This extensive offshore site lies mid-channel between Dover and Calais, stretching under the ferry crossing and over the Channel Tunnel! Offshore Foreland includes deeply gouged channels of rocky habitats through to extensive sandy seabed. These unassuming habitats are vital homes for a wealth of worms, molluscs and crustaceans, which in turn provide food for the fish, including species we eat. This site would protect an important part of the food chain on which we ourselves depend.
There are very few sites that lie beyond 6nm and are properly protected in English seas. MCS believes this site should be considered for designation as a Highly Protected Marine Area where all human activities that negatively impact marine wildlife are prohibited.
MPA TypeMarine Conservation Zone
Marine Conservation Zones (MCZs) are designated under UK legislation (Marine and Coastal Access Act 2009) and have been established around England, Wales and Northern Ireland to contribute to the UK MPA network protect a range of nationally important marine wildlife, habitats, geology and geomorphology, and can be designated anywhere in English and Welsh territorial and UK offshore waters.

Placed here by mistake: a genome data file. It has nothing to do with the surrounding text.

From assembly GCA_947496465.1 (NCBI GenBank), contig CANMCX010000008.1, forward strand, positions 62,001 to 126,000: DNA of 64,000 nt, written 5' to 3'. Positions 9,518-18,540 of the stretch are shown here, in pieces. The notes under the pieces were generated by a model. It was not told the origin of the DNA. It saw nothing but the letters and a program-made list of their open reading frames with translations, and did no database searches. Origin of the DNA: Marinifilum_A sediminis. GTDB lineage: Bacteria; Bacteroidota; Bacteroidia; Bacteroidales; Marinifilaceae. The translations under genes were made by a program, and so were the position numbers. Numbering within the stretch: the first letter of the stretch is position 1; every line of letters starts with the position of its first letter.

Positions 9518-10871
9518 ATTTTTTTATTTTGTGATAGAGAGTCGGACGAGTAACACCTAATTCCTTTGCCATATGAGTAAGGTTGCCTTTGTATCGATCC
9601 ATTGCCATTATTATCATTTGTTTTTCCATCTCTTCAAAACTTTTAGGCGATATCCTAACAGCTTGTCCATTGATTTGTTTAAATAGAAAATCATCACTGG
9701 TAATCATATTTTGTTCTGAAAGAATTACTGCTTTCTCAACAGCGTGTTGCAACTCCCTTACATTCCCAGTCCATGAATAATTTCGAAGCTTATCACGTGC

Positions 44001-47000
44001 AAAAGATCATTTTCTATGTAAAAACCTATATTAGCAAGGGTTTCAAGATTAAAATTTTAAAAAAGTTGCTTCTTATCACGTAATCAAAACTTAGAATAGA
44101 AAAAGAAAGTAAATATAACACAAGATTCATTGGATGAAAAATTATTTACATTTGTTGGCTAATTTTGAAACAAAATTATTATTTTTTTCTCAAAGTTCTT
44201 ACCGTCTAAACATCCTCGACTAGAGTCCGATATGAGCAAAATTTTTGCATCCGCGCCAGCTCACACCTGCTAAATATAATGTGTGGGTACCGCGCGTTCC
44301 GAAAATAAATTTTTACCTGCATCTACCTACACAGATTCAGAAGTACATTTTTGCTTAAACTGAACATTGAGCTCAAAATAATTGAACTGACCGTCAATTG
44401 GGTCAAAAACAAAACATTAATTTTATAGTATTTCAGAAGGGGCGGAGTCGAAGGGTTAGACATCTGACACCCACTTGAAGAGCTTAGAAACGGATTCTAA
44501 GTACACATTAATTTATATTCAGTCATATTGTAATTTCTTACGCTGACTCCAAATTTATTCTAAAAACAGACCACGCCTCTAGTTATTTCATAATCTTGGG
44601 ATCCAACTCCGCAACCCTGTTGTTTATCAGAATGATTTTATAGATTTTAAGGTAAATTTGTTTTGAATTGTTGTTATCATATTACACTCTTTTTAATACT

Surface Area252.52 km2 (97.50 mi.2)
Perimeter98.88 km (61.44 mi.)
Coordinates (central point)51° 7' 47" North, 1° 41' 15" East
Moderate energy circalittoral rock
Deeper water rock, with some shelter from waves and currents.
Sandy seascapes that can seem a bit like deserts, but can be full of life. Flat fish and sand eels camouflaged on the surface of the sand,worms and bivalves (with their paired, hinged shells) all live in places like these.
Subtidal coarse sediment
Undersea beds of coarse sand, gravel and shingle. Most of the animals that live here, like bristleworms, sand mason worms, small shrimp-like animals, burrowing anemones, carpet shell clams and venus cockles, are found buried in the seabed – the safest pl
High energy circalittoral rock
Rocky areas affected by strong waves or currents where the water depth means there is not enough sunlight so marine animal communities like sponges, sea firs and soft corals dominate and seaweeds are mostly absent.
Did you know?…
An area over 9 times the size of Wales is now in marine protected areas in the UK, but less than 1% is considered by MCS scientists to be well managed
Over 170 parliamentarians from across the political spectrum signed up to our Marine Charter calling for a network of ‘marine protected areas’ in UK Seas
Over 500,000 records on undersea habitats and species have been collected by volunteer Seasearch divers providing significant evidence for inshore ‘marine protected areas’